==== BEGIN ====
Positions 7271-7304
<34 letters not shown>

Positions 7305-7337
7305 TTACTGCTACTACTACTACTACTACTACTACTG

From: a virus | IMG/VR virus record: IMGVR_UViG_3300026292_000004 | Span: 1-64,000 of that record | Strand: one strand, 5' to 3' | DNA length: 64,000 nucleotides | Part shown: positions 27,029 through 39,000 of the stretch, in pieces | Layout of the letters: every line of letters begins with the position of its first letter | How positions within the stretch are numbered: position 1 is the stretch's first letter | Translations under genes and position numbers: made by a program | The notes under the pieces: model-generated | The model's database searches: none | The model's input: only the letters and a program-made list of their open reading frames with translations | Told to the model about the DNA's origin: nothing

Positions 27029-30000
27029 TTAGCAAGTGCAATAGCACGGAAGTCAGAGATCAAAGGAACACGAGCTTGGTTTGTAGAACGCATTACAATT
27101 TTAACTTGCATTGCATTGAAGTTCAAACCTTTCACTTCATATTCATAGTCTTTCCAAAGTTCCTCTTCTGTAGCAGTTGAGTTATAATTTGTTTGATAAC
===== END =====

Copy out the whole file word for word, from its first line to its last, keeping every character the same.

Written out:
Positions 7271-7304
<34 letters not shown>

Positions 7305-7337
7305 TTACTGCTACTACTACTACTACTACTACTACTG

From: a virus | IMG/VR virus record: IMGVR_UViG_3300026292_000004 | Span: 1-64,000 of that record | Strand: one strand, 5' to 3' | DNA length: 64,000 nucleotides | Part shown: positions 27,029 through 39,000 of the stretch, in pieces | Layout of the letters: every line of letters begins with the position of its first letter | How positions within the stretch are numbered: position 1 is the stretch's first letter | Translations under genes and position numbers: made by a program | The notes under the pieces: model-generated | The model's database searches: none | The model's input: only the letters and a program-made list of their open reading frames with translations | Told to the model about the DNA's origin: nothing

Positions 27029-30000
27029 TTAGCAAGTGCAATAGCACGGAAGTCAGAGATCAAAGGAACACGAGCTTGGTTTGTAGAACGCATTACAATT
27101 TTAACTTGCATTGCATTGAAGTTCAAACCTTTCACTTCATATTCATAGTCTTTCCAAAGTTCCTCTTCTGTAGCAGTTGAGTTATAATTTGTTTGATAAC